SOULMATES SOLDIER ON
A call to serve others brought them together but despite challenges, currency in the ‘love bank’ is what binds them for the long term
JANICE JOHNSTON, 48 SALISBURY, RETIRED LIEUTENANT-COLONEL, DIRECTOR OF PSYCHOLOGY, MATES4MATES
Dad (Bob Erbacher) came from German stock, smallgoods butchers who settled originally on the Darling Downs, and I grew up on farmland in Rocklea, out on the floodplains. After Salisbury State High School I wanted to go with the boys who were my friends to join the army, but you couldn’t go to the Australian Defence Force Academy and study psychology back then, which is what I wanted to do. So I went to the University of Queensland then joined the army reserves not long after I finished uni.
I was a career reservist, in private practice for 20 years, doing consulting work. I worked in intelligence for the army, training people who were going to work overseas, and was deployed overseas myself several times. We have a one-army policy, so you might work in a reserve unit separate from regular army, but we’re all integrated units. I worked part-time in the army, ending up as Lieutenant-Colonel, running force extraction teams in East Timor and the Middle East.
When we rotate the force, we extract them a bit like extracting a tooth. We check out how they’re travelling psychologically on the ground before we send them home. I had a very blessed career as an army reservist – the opportunities are great.
It gives taxi drivers no end of amusement when they find out (my husband Brian and I are) both psychologists. You know, what do two psychologists talk about? He’s got PTSD (post-traumatic stress disorder) from his service and, I suppose, some days are hard. In some ways it’s easier to treat other people than support the person you love most in the world. The saddest thing for me – and him, too – is he’s not quite how he used to be, but he’s still the man I fell in love with. He’s bright and he’s also a great big hunk of spunk. I think one of those special things about big loves is that the other person completely understands you.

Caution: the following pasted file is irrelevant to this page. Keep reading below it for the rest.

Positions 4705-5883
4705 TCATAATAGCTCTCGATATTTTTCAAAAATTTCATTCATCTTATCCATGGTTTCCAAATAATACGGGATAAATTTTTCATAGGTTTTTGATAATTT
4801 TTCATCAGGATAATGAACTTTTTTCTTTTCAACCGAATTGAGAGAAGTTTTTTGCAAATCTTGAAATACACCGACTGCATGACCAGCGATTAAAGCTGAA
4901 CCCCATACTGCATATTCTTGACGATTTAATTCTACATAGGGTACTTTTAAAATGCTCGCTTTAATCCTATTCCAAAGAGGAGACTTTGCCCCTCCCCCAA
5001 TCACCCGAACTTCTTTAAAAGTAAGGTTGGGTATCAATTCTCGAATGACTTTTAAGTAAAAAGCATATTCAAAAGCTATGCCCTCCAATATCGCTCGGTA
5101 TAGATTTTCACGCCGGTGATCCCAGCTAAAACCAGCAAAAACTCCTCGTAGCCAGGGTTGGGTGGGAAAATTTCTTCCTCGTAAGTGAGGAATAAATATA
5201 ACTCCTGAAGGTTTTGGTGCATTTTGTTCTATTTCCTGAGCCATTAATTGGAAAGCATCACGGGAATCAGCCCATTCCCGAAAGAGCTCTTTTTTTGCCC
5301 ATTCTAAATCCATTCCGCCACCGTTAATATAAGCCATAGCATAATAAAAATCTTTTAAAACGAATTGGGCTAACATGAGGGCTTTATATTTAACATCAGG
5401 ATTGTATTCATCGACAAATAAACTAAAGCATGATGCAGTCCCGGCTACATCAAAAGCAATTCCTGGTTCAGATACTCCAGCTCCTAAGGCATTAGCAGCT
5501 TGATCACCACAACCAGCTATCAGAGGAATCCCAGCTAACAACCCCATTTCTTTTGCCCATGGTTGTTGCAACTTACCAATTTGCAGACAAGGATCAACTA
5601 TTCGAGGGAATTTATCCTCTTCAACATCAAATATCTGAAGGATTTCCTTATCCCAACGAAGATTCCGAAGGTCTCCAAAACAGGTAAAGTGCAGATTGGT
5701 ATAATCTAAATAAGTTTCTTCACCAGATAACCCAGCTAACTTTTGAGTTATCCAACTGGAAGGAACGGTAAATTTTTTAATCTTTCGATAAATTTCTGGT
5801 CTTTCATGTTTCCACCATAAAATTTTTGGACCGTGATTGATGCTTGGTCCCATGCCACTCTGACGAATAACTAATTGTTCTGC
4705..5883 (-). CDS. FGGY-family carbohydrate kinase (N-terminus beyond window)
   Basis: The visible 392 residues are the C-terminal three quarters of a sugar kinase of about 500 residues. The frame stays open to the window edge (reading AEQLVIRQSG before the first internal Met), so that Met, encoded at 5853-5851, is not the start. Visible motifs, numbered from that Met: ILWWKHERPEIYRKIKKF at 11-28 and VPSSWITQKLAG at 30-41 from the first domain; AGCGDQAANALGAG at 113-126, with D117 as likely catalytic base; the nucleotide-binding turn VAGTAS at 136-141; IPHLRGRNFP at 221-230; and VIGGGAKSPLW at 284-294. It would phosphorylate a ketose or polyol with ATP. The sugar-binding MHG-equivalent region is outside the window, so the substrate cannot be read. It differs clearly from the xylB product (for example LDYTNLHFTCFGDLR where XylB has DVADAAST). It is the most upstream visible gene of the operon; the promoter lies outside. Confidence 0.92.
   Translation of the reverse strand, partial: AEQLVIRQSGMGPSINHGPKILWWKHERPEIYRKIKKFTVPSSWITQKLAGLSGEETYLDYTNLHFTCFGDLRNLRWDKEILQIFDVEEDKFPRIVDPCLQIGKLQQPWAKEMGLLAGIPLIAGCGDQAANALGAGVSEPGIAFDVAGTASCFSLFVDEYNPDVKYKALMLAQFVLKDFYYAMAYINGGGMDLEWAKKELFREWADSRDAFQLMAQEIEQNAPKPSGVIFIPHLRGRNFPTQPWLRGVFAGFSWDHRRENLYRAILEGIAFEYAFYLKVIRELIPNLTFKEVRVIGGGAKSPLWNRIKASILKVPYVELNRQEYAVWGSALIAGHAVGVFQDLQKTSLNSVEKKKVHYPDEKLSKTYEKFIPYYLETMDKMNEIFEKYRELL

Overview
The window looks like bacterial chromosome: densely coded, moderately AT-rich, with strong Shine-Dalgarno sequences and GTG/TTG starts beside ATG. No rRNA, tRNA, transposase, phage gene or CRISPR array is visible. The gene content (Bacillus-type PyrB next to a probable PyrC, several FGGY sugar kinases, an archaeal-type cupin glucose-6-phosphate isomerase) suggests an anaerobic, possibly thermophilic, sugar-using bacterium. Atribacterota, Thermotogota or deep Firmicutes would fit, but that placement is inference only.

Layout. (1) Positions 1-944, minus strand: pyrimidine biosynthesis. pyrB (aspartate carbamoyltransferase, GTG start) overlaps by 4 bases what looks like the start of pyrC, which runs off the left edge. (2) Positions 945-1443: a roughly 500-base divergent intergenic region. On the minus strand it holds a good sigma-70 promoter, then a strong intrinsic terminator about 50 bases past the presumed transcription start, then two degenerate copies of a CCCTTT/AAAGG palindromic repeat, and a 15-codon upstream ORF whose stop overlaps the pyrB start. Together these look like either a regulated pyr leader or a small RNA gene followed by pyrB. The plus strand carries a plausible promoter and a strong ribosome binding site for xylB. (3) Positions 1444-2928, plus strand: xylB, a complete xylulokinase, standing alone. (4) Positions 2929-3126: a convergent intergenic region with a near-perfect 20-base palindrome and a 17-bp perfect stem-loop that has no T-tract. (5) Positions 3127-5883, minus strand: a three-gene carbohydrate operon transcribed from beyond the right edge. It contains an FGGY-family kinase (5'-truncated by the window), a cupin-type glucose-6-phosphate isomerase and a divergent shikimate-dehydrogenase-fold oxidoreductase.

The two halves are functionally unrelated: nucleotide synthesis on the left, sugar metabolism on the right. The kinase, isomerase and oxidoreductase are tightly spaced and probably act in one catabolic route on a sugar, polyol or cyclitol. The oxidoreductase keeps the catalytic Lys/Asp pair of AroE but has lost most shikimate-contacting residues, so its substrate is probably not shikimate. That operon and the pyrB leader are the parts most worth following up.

The saddest thing for me – and him, too – is he’s not quite how he used to be, but he’s still the man I fell in love with
BRIAN JOHNSTON, 54 SALISBURY, RETIRED LIEUTENANT-COLONEL, VOLUNTEER PSYCHOLOGIST MATES4MATES
Dad (Patrick) passed away when I was 15 and Mum (Margaret) stayed at home till we were in high school, then became an admin person working with a missionary order. I spent five years in the seminary (at Essendon in Melbourne) training to be a priest. In my first year, my younger sister, Paula – who was about to turn 18 – died in a motor vehicle accident on her way home from visiting me. I wanted to leave but Mum wanted me to stay, so I did, but I knew I was in a rut when the priest in charge asked me why the only thing I attended with any dedication and commitment was rugby.
I went back home to Sydney after that and was a builder’s labourer for a year and got enough money to go to uni to study psychology. I thought I’d give the army a crack and joined up as a direct entry officer at 28. I had a number of postings in Australia, then did a number of force extractions in Afghanistan (specialist teams, including psychologists, assisting troops transitioning from war zones). I met Janice when I was doing officer training and wanted a decent counterpoint to work with me – I was male, regular army, and I wanted someone who was female, a reservist, and who was a successful consultant in the civilian world. We’ve done a lot of work together and she knows that the army is not a job, it’s a lifestyle.
She’s a very strong woman, very warm and loving, and she “got” me. She’s really intelligent and being another psychologist means we have many interests in common. We’re both pretty passionate and it can get fiery but fundamentally we love each other deeply, so there’s a lot of currency in the love bank. I know that some days she’s got one too many veterans with post-traumatic stress disorder – she can’t get away from her work when she’s got me. But she saved my life.
Janice and Brian Johnston, both psychologists and retired army officers, now deploy their services at Mates4Mates, a group that helps serving and former Australian Defence Force personnel.